Sunday, January 29, 2012

Looking For A Place to Live / Bill Demain

God forbid this should happen to any of us. But it happened to Bill Demain: a devastating flood washed out his condo in Nashville, only to be followed a few months later by a second tragedy, a house fire that wiped him out completely. For more than a year he lived out of a suitcase, in limbo, waiting to find a new home.  Now, Bill's not your average homeless person. He's a fairly successful singer-songwriter, not only as one-half of the duo Swan Dive, but also as a songwriter who's collaborated with the likes of Jill Sobule, Bill Lloyd, and Marshall Crenshaw. On top of that, he's a well-respected music journalist, writing for mags like MOJO and Classic Rock. Which just underscores that a misfortune like this could befall anybody.

But as luck would have it, this homeless period had a silver lining; it inspired Bill to write a collection of songs that he has now released as his first solo EP.  And -- no surprise -- it's a truly winning album, offering an eclectic range of pop styles, well-crafted lyrics, and charming vocal performance. More than that: it's got heart.  When you think about it, that only makes sense -- that a brush with tragedy would call out wistfulness, nostalgia, soul-searching, and mordant humor.

video

I'm going for the lead-off track here, although you really must check out the entire album (it's finally up on iTunes and Amazon's mp3 store now; or you could order your very own copy here).  And why not? "Looking For A Place To Live" kinda says it all, doesn't it?

Acoustic folk seems just the right style for a displaced troubador; it's as if he hasn't got much but his guitar case to lug around (one of the few things Bill had time to grab when fleeing the fire was his 1937 Martin). That gentle rambling strum is perfect pavement-pounding music. But leave it to Bill to face his dilemma with wry humor: "I know how Columbus felt / Sailing round in circles / His coffee in a cardboard cup / And the Sunday classifieds." That sense of being an explorer -- that's probably the only way to face house-hunting and still stay sane.  And if, along the way, you gain some sympathy with the dispossessed of this world ("Out with the refugees / Dreaming of vacancies / For what seems eternities...") -- well, that's a good thing, too.

Of course, good songwriting never stops with the obvious.  In the process, he comes to understand what's really important:  "Maybe home is nothing more / Than where you hang your hat." I like the fact that this song works even if you don't know Bill's story: maybe it's just about a young couple searching for a place to move in together, or maybe it's about a guy being thrown out by his girlfriend / wife and having to find himself a new lonely bachelor pad.

What matters is the wistfulness, the existential sense of dislocation. (Does anybody else hear a bit of Bookends-era Simon and Garfunkel here?) It's a song that treads lightly and takes nothing for granted.  A song about stripping your life down to essentials.  So self-effacing, so artlessly charming -- and so haunting.  In a good way.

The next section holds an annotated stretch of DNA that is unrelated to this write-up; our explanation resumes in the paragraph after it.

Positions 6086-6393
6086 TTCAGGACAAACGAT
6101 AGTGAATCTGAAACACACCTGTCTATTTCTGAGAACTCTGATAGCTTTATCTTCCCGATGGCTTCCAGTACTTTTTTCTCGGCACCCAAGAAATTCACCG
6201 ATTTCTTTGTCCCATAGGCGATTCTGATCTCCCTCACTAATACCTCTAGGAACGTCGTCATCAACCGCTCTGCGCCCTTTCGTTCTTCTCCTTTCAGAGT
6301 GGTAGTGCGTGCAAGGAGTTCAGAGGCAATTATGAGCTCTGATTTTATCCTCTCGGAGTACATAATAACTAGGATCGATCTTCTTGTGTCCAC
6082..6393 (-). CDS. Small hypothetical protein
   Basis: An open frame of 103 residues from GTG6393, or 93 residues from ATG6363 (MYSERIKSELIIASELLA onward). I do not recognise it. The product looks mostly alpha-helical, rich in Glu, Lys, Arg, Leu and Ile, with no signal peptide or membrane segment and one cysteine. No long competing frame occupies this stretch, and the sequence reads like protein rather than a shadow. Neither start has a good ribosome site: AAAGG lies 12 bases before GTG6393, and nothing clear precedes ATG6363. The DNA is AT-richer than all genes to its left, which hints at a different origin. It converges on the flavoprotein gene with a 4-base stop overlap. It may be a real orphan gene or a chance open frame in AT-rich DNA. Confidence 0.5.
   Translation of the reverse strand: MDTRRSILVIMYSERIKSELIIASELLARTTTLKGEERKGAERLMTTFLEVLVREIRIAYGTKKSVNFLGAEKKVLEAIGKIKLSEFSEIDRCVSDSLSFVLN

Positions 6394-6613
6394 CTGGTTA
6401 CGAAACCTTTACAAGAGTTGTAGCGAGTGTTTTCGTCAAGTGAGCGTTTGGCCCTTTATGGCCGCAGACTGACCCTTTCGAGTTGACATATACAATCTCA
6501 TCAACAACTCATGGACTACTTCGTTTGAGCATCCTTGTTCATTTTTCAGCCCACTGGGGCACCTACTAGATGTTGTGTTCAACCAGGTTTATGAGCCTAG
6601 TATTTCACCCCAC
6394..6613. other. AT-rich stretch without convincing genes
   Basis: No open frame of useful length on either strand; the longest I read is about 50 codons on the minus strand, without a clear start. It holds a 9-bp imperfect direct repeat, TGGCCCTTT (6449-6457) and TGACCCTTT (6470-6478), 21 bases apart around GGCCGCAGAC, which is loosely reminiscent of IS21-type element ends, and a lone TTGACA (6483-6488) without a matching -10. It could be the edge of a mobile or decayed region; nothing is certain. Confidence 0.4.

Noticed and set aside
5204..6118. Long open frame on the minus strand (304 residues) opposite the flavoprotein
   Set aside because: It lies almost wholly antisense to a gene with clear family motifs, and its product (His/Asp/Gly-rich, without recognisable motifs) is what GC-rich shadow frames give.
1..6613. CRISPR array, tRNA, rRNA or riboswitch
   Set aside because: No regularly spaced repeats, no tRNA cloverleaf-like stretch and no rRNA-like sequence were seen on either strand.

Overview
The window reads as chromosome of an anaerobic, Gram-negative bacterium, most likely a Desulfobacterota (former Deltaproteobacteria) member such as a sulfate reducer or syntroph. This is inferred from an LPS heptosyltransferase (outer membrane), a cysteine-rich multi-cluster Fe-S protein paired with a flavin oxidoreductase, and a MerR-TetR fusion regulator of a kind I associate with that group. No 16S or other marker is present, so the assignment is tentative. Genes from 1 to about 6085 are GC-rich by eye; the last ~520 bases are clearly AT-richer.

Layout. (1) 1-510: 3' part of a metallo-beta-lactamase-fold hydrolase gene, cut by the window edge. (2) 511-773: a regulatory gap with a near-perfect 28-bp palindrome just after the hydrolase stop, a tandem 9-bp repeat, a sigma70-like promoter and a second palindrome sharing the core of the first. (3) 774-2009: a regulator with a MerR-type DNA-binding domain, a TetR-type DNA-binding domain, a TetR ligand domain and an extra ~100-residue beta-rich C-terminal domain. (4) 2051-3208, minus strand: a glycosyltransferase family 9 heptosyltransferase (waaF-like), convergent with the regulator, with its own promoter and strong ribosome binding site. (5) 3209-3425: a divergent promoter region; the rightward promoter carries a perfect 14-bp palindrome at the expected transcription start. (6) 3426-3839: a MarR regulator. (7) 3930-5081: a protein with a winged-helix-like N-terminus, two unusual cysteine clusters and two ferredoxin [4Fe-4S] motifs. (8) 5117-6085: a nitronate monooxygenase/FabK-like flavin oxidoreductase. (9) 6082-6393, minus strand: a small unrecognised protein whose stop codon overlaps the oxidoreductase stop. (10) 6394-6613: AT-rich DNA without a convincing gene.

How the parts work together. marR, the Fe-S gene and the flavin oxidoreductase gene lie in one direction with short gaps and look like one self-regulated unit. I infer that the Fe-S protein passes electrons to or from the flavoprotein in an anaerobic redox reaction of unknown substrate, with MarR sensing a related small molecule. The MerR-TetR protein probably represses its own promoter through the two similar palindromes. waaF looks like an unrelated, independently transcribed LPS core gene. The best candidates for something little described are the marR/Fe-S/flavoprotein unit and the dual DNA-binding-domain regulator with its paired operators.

5 comments:

Anonymous said...

I know you're focusing on contemporary music these days, perhaps with an eye to acquiring a steady gig reviewing somewhere, but any chance you might consider a second series of '100 Best Singles' sometime?

Holly A Hughes said...

You're giving me credit for a lot more of an agenda than I've got! This blog really is random. When I was thinking about buying CDs as holiday gifts, I got into a new-music mode for a while, but believe me, I'll be back to the vintage stuff soon enough.

OTOH -- the new stuff that appeals to me often does so because it has its roots in the classic pop I grew up listening to. Nikki Jean actually wrote those songs with the songwriting legends responsible for that music; Bill Demain's EP has the same sort of accessible classic pop sound. Don't worry, I won't be writing about hip-hop or electronica anytime soon.

A paying gig reviewing records? Dream on....

NickS said...

I've said this before, but the "100 Singles" series was a really impressive blog-project. I'm still impressed that you actually did it, that's just a ton of work (I'm also impressed that you have actually bought 100 singles. But I realize that my music buying habit really started after CDs were an established format, so I've tended to accumulate re-issues and greatest hits compilations rather than singles).

Thanks for letting me know about the EP. It sounds interesting, though I have to admit that the sample song is more pop than what I was expecting/hoping for from your description. But I'll try to remember to listen to it again closer to when the CD is coming out to tempt myself to get a copy. It's certainly a good story.

Anonymous said...

I ended up with a bunch of cassettes of Bill Demain's early material...high school bands, etc., after his parents moved.
Talented guy. Swan Dive did some decent music and became big stars in Japan and Korea...appeared on Conan once too.

Who Am Us Anyway? said...

Yes, the mmm-mmm-HMMM-mmmm part ahead of the "looking for a place to live" chorus -- it's way Bookendsish ... I still love that S&G sound.